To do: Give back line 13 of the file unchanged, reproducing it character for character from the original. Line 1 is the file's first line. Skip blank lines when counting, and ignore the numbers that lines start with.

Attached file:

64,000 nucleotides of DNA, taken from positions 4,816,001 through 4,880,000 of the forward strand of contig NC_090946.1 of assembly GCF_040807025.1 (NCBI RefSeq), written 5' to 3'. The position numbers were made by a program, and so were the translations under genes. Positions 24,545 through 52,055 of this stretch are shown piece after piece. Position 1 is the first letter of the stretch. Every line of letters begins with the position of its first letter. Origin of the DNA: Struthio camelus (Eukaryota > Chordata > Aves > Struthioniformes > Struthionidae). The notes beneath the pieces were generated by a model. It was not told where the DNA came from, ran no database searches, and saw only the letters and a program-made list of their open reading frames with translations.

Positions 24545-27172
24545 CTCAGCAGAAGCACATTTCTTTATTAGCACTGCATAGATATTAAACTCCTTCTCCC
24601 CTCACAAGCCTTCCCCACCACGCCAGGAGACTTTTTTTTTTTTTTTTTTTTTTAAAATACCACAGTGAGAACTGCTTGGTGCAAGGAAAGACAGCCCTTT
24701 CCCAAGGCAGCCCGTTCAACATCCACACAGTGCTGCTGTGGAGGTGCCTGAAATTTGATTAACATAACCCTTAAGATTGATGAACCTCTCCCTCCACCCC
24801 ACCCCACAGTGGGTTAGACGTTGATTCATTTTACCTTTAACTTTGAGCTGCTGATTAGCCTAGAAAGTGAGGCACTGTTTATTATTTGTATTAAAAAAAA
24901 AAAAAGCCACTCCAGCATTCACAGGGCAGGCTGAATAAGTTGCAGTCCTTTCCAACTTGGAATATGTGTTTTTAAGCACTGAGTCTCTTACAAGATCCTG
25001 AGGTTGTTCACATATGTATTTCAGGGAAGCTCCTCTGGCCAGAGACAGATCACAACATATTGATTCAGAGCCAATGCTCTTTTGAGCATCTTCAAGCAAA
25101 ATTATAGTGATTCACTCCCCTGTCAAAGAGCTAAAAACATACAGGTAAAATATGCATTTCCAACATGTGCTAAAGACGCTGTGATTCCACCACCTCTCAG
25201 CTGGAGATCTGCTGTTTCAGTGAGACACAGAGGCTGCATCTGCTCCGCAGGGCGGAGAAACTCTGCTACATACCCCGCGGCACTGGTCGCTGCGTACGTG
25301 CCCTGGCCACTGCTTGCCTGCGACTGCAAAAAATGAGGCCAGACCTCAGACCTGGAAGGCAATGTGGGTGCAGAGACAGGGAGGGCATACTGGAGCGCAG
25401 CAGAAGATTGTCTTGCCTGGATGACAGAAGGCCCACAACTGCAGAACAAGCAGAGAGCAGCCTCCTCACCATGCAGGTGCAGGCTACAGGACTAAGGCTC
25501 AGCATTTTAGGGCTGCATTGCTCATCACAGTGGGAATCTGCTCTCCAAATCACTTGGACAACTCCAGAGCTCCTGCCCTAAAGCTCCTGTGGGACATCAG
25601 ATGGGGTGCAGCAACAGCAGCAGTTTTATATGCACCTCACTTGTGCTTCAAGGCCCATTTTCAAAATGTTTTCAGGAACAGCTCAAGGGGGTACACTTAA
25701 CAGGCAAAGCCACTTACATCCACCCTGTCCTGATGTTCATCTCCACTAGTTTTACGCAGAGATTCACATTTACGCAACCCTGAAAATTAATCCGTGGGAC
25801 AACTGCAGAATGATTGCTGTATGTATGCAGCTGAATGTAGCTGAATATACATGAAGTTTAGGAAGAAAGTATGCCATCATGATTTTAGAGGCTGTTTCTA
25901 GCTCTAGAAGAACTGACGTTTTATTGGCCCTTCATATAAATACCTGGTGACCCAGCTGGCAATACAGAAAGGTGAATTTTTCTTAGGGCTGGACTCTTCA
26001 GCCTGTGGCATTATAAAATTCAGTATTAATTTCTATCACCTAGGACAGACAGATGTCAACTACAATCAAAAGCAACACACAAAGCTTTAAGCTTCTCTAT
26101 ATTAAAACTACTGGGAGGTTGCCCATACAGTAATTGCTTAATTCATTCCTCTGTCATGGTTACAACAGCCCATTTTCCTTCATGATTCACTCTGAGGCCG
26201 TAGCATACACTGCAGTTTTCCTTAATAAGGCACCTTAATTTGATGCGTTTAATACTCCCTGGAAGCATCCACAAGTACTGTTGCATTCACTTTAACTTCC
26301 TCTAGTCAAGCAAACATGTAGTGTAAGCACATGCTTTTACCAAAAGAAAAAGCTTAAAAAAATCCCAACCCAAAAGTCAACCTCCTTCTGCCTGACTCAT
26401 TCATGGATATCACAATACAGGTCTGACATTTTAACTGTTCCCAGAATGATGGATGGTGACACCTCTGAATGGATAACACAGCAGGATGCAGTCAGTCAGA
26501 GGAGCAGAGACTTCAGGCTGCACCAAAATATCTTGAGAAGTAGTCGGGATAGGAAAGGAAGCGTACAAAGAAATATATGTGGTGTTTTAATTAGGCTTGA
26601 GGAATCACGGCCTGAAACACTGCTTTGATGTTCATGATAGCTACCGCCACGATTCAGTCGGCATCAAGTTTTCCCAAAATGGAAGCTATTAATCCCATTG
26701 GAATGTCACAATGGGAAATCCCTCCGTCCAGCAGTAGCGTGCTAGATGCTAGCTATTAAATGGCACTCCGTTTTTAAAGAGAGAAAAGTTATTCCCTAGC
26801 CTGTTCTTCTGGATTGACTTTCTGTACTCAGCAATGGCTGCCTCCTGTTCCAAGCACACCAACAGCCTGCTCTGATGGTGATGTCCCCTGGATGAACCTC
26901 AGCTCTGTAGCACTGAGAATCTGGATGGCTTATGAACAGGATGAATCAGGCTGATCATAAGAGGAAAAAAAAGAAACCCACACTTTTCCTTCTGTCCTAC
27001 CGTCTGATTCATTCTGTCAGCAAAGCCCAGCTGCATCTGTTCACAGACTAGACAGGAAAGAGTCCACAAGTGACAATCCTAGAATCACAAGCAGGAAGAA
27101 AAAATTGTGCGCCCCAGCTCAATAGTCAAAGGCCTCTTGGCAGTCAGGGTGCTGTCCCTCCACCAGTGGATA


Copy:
25501 AGCATTTTAGGGCTGCATTGCTCATCACAGTGGGAATCTGCTCTCCAAATCACTTGGACAACTCCAGAGCTCCTGCCCTAAAGCTCCTGTGGGACATCAG